And guess what? When you learn math that way, it’s actually fun.

Problem Solving for Life (and Not Just the Test)

Testing season is upon us, and along with it comes anxiety. Have we taught all the necessary content? Do students remember what they learned at the beginning of the year? There is a temptation to forgo deep math learning and cram for the test, to review content with lots of direct teaching and practice tests. Avoid the temptation! Teaching for memorization won’t lead to long term growth!

For learning to stick, kids need to make deep and lasting connections within structures of mathematics. We want to keep our math communities vibrant, our instruction deep, and our math periods intact. If students are persevering and working to make sense, then these skills will help them be successful on all sorts of measures, including standardized tests.

Instead of traditional test prep, we can help students revisit and review pivotal standards while growing their habits as thoughtful problem solvers. The Math Collective has put together problem sets and a routine that make this work easy and accessible for teachers. This routine allows you to engage in quick conferences that push on the Standards of Mathematical Practice. For example, you could ask a student who is stuck, “What is this problem asking you?” This allows them to re-read, re-state, and re-think — habits students should be using every time they encounter problems.

How about those students who rush to answer questions by operating on numbers without really understanding the context? They might create a beautiful model and accurate solution, but they added instead of multiplied. We can honor their thinking and encourage them to strive for precision. We could say, “This is not the solution to this problem. It is a solution to another problem. What can you do to make sure your solution answers the question the problem is asking?”

In summary, we can make this season powerful for students and remove the anxiety of cramming in content for the sake of the test. We can hold tight to our rich math communities and strengthen the value we place on the habits and dispositions of thoughtful problem solvers.

Check out the many resources in our eight-week problem solving routine here: Grade 3, Grade 4, and Grade 5.

How Long is Too Long?

by Kim Van Duzer, Math Coach, PS 29K

“Keeping kids on the rug” is kind of a thing in elementary schools.  Since the dawn of, well, rugs in elementary classrooms, teachers, administrators and coaches have been pondering the length of time that is appropriate to keep kids in the meeting area for a lesson.  How long is too long? Should a math lesson be 8, 10, 13 minutes long? We seem to universally agree that 20 minutes is too long. Yet I doubt there’s a teacher I know, myself included, who hasn’t kept kids on the rug for 20 minutes or more. There’s just so much to teach!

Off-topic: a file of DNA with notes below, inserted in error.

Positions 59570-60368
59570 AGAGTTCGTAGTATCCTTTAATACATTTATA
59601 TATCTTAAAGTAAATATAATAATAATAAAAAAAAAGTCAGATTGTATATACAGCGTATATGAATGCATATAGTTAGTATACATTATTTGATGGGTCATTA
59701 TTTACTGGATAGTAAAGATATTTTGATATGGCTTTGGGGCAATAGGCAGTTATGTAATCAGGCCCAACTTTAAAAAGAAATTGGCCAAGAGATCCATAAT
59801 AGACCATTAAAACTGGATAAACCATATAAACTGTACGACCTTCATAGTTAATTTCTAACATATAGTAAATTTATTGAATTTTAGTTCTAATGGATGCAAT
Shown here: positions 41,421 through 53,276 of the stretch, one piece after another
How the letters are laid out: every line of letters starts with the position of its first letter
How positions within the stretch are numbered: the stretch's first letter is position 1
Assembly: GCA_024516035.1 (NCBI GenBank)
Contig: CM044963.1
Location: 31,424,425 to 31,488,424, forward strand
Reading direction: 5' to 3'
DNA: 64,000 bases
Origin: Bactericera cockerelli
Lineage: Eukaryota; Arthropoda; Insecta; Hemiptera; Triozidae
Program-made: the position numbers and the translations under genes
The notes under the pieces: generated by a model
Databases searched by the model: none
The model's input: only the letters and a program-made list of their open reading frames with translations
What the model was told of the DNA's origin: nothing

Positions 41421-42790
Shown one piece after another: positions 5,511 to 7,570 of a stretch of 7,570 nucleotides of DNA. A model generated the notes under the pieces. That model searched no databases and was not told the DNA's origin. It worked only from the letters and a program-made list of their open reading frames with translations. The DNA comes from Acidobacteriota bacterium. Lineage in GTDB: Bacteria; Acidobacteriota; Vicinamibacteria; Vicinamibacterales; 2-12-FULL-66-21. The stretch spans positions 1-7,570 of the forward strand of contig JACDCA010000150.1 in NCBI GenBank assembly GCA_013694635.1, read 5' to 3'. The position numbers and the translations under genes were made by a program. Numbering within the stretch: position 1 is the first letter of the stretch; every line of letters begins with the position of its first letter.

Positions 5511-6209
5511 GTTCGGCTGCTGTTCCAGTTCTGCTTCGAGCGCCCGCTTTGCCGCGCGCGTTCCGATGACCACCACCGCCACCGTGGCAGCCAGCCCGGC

A typical day in my classroom could easily look like this:  The kids gather on the rug for the math lesson.  Everyone is settled and attentive.  I start out with a little warm-up, kids are engaged, we’re feeling good.  I move into the big idea for the day.  Mild fidgeting ensues. We’re about 8 minutes in. Maybe a turn and talk will help, I think to myself.  After the turn and talk, I want to show them what one solution path might look like.  But I want to show it with Unifix cubes first.  Noah and Eric have started poking each other, and Alysia is fully reading a book from the classroom library at this point.  “Alysia, can you make 18 with these cubes?” I ask, trying to pull her in. I’m sweating a little bit. We’re at like 12 minutes right now and I haven’t even done one example with them yet.


We work through one problem with the cubes and I think they can see it. I think like 12 of them can see it. But there are 14 other kids in the class! I’m not sure if they can see it.  Let me try one more with the cubes, I think to myself (now arriving: 15 minute mark).  After the second example, I feel like I’ve gotten maybe four more kids on board.  At the same time, at least five more kids are completely checked out.  Alysia has moved on to Chapter Two of the book after her brief stint as “18 maker.”  I am definitely sweating.  

“OK guys, let’s just take a quick look at the problem set together,” I say.  They take out the workbooks they’ve been dutifully sitting on for 20 minutes.  We read the directions out loud.  About two kids total are paying attention at this point.  I am 100 percent sure that they’re not going to know what to do when they go off.  At the same time, it’s been 22 minutes, which is officially WPTTGOTR (Way Past Time to Get Off the Rug).  “OK, go on back to your seats and get started,” I mutter in defeat.

I know why all of this happened, and happened repeatedly, in my classrooms.  It’s a very simple, very honorable reason:  I wanted to make sure they learned.  

But aren’t there other ways that kids can learn, beyond sitting on the rug for a lesson?  I knew that there were.  I just had to let go of some control over the learning, and have some faith that learning could happen even when I wasn’t right there to see it.  At first, I tried just telling myself something I wanted to believe, but didn’t totally believe yet:  that the lesson is just one opportunity for kids to learn, not THE opportunity for kids to learn.  I experimented with giving kids lots and lots of time to work on an interesting and appropriately problematic task. I walked around. I conferred. Kids were engaged. Kids were learning. I tried structures like partner coaching that provide kids time to work independently and talk about their thinking in small groups and partnerships.  I overheard conversations kids were having when they didn’t know I was listening. They were actually talking about math.  I started to believe it.  I didn’t need to keep them on the rug until they got it.  I needed to give them something to think about, and let them go think about it, with tools and partners and good problems, for a long time.